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Estimates of carbon stored in harvested wood products from United States Forest Service Pacific Southwest Region, 1909-2012Author(s): Keith Stockmann; Nathaniel Anderson; Jesse Young; Ken Skog; Sean Healey; Dan Loeffler; Edward Butler; J. Greg Jones; James Morrison
Source: Unpublished report. Missoula, MT: U.S. Department of Agriculture, Forest Service, Rocky Mountain Research Station, Forestry Sciences Laboratory. 27 p.
Publication Series: Other
Station: Rocky Mountain Research Station
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DescriptionGlobal forests capture and store significant amounts of carbon through photosynthesis. When carbon is removed from forests through harvest, a portion of the harvested carbon is stored in wood products, often for many decades. The United States Forest Service (USFS) and other agencies are interested in accurately accounting for carbon flux associated with harvested wood products (HWP) to meet greenhouse gas monitoring commitments and climate change adaptation and mitigation objectives. National-level forest carbon accounting has been in place for over a decade, but there is an increasing need for accounting for smaller scale administrative units, including USFS National Forest System regions and individual National Forests. This paper uses the Intergovernmental Panel on Climate Change (IPCC) production accounting approach to estimate HWP carbon storage from 1909 to 2012 for the USFS Pacific Southwest Region. For the Pacific Southwest Region as a whole, carbon stocks in the HWP pool were increasing at just below 1 million megagrams of carbon (MgC) per year beginning in the late 1940's until the early 1990's, with peak cumulative storage of 51 million MgC occurring in 1994. Net positive flux into the HWP pool over this period is primarily attributable to high harvest levels during the 1960's through 1980's. In the years between the late 1960s and 1990 timber harvest were at high but volatile levels, with high harvests of over 4.3 million ccf (3.2 million MgC) occurring five times during this period, harvest levels from National Forests have since declined to less than 1.1 million ccf (0.8 million MgC) per year, resulting in less carbon entering the HWP pool. Since 1995, emissions from HWP at solid waste disposal sites exceeded additions from harvesting, resulting in a decline in the total amount of carbon stored in the HWP pool. The Pacific Southwest Region's HWP pool is now in a period of negative net annual stock change because the decay of products harvested between 1909 and 2012 exceeds additions of carbon to the HWP pool through harvest. Together with estimates of ecosystem carbon, which are also being developed through the Forest Management Carbon Framework (ForCaMF), Regional level estimates of HWP carbon flux can be used to inform management decisions and guide climate change adaptation and mitigation efforts by the agency. Though our emphasis is on the Pacific Southwest Region as a whole, this accounting method can be applied more broadly at smaller land management units, such as National Forests.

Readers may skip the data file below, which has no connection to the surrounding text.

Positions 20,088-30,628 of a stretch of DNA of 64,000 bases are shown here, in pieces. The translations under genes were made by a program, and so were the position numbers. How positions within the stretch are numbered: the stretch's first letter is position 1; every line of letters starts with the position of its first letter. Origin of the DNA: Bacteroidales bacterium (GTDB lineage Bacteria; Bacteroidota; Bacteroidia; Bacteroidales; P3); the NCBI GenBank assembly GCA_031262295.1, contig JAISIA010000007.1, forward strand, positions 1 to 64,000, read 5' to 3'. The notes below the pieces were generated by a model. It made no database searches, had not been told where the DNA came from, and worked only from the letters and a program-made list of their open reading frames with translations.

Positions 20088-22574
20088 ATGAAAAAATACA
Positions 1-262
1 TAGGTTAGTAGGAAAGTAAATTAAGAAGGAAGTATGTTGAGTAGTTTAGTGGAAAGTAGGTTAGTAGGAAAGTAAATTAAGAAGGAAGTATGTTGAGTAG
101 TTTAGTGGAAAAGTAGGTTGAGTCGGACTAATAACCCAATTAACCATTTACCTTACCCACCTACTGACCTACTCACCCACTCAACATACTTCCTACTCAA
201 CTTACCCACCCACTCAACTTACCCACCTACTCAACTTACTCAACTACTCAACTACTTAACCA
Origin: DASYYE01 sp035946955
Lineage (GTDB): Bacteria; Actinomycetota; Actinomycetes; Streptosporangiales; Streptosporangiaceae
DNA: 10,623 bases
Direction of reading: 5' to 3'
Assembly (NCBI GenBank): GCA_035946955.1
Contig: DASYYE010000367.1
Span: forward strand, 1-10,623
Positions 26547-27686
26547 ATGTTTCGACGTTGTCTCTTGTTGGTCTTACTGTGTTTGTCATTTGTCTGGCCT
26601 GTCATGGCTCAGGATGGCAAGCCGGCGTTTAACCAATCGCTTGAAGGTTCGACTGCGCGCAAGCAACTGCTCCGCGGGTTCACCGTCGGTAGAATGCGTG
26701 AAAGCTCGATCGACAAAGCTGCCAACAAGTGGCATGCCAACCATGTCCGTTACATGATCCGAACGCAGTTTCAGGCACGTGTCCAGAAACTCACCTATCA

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CitationStockmann, Keith; Anderson, Nathaniel; Young, Jesse; Skog, Ken; Healey, Sean; Loeffler, Dan; Butler, Edward; Jones, J. Greg; Morrison, James. 2014. Estimates of carbon stored in harvested wood products from United States Forest Service Pacific Southwest Region, 1909-2012. Unpublished report. Missoula, MT: U.S. Department of Agriculture, Forest Service, Rocky Mountain Research Station, Forestry Sciences Laboratory. 27 p.
Keywordscarbon, harvested wood products, Pacific Southwest Region
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